Day: March 3, 2018

State Emergency Center Activated

Press Release


(HARTFORD, CT) – Governor Dannel P. Malloy today announced that he will partially activate the state’s Emergency Operations Center beginning at noon on Friday, March 2, 2018 to monitor storm conditions across the state and prepare for winter weather that could potentially impact afternoon and evening travel.  Forecasts are mixed with weather models showing very high winds, heavy rainfall, and variable levels of snowfall throughout the state.

“We are monitoring this weather pattern diligently, and because of the timing of this storm I am calling for the partial activation of the state Emergency Operations Center to better coordinate rapid response to any problems that may arise during Friday afternoon’s commute,” Governor Malloy said.  “Residents should exercise caution and allow for extra travel time.”

Commentary A Plea for Increased Security

by Amanda Duffy

Image result for lockdown drill

I sat on the cold tile floor, huddled in the closet of Joel Barlow High School with sixteen of my classmates. My teacher cried and armed us each with glass beakers; we were in science class. He tearfully explained, “for defense…just in case.” This was the Monday after twenty first graders and six adults were brutally shot down in their elementary school classrooms, in an event that left the world stunned by a crime unprecedented in its horror. We were on lockdown for reports of a man with a gun; it was a false alarm, but tensions were high. The Friday before, I did the exact same thing; I sat on the cold tile floor, huddled with my classmates, checking news updates on our phones; reports that 26 people were slaughtered in cold blood. They were being murdered in their place of learning, just 11 short miles away from where we currently sat.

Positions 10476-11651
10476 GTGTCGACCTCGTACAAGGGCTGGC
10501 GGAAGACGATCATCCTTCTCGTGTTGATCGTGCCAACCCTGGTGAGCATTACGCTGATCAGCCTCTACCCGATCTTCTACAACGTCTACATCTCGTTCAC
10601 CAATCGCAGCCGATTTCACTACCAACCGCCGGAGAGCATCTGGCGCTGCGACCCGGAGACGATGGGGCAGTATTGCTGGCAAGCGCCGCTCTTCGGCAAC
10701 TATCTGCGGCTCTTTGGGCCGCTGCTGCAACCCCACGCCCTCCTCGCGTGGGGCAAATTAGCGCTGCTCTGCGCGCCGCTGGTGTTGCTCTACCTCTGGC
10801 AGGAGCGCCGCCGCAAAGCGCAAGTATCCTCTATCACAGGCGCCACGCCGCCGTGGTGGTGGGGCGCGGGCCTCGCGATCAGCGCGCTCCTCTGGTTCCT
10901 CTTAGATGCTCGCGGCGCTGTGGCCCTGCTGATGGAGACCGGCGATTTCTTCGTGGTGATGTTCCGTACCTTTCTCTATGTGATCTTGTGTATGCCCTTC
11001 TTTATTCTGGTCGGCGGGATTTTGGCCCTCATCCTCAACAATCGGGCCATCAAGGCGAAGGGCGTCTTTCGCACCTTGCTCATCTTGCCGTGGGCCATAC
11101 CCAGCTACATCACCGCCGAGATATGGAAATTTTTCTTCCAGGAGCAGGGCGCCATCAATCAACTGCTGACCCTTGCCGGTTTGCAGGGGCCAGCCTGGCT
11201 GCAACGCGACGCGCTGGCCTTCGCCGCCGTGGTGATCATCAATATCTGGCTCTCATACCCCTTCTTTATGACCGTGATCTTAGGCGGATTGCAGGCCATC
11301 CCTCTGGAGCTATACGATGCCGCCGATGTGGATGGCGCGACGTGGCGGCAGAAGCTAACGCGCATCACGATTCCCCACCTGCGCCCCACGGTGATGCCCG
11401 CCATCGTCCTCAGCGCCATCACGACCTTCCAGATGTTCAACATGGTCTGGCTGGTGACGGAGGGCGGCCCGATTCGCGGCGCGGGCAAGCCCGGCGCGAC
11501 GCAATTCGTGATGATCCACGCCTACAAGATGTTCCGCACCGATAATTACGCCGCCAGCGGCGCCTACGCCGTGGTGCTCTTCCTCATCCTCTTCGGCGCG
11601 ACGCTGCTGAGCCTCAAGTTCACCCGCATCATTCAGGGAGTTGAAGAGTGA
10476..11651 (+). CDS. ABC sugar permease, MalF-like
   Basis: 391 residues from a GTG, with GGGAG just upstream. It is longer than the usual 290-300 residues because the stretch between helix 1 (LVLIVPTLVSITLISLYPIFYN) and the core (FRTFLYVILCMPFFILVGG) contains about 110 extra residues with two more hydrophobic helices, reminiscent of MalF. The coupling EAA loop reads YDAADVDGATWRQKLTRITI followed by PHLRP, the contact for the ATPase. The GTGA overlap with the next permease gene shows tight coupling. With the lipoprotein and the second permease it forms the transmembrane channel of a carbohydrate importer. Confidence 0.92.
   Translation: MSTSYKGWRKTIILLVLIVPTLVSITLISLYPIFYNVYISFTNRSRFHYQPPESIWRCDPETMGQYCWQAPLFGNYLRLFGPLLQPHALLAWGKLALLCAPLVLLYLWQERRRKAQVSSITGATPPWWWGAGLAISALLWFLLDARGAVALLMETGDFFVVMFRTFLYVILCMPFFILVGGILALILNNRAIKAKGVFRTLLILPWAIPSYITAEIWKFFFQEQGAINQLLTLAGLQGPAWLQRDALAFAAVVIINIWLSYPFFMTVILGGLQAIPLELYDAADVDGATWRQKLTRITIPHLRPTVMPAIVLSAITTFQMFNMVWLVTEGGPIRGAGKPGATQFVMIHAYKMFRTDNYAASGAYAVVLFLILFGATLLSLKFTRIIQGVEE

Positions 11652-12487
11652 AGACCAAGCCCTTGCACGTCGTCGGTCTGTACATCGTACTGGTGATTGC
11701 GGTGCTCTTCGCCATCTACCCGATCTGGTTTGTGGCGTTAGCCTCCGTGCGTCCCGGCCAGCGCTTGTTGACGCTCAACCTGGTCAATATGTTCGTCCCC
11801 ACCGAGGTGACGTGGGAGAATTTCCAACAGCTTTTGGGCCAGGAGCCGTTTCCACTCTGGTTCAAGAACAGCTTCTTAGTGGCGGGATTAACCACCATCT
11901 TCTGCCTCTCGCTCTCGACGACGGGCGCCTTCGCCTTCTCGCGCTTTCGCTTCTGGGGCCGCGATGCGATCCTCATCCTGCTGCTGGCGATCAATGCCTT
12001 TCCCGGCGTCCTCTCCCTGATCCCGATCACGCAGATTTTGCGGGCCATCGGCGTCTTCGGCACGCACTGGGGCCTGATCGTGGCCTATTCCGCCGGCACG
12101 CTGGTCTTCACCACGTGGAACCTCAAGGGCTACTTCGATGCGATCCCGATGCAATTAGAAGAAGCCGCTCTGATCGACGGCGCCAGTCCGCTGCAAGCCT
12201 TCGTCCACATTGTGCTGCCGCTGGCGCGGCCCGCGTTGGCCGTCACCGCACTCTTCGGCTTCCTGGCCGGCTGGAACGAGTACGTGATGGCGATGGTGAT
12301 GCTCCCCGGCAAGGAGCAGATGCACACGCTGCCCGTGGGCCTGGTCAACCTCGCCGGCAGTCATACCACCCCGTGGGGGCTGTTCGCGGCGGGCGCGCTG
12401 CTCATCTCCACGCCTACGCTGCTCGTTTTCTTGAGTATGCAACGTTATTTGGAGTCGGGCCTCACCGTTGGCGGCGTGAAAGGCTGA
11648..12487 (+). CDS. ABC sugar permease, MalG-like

The events that took place in December 2012 have shaped me as a person, and shaped my entire experience as a student at Barlow. I was a freshman at JBHS in 2012, and since those two days in December, I have never felt safe in that building. That being said, I knew that Joel Barlow would step up and make changes. I knew that Connecticut as a state, would come together, and work to prevent another tragedy like this; how could we not? It happened in our own backyard. To our neighbors. To our friends. To the teams our kids play sports against. To the parents we grocery shop with. To the families who live on roads we drive everyday, and to the town we love to visit in the summer for their famous ice cream.

But I was wrong. Joel Barlow never stepped up. They never took action. They never made a change. They failed me. They failed all of their students.

Security and safety are the cornerstone of learning; you cannot learn if you do not feel safe. And I never felt truly safe at Joel Barlow. I never felt as safe as I should have given the severity of a situation so close to home. Now, five years after the Sandy Hook massacre that so greatly affected our community, we sit and mourn yet another school shooting. I am absolutely disgusted, and disheartened by the lack of change that my community has made in protecting our town’s most vulnerable, and I demand change.

Joel Barlow currently employs three security staff members during the day, with one on duty at night, but no one at the school is trained as a police officer, none of the security guards carry weapons, and the school does not have a school resource officer. I am calling for immediate change and action. Following Sandy Hook, an armed officer and an SRO was sent to both the elementary schools, and the middle schools, but not the high school. Why? Why aren’t all of our students being protected? Why aren’t all of our student’s granted the right to feel safe at school? Why are we picking and choosing?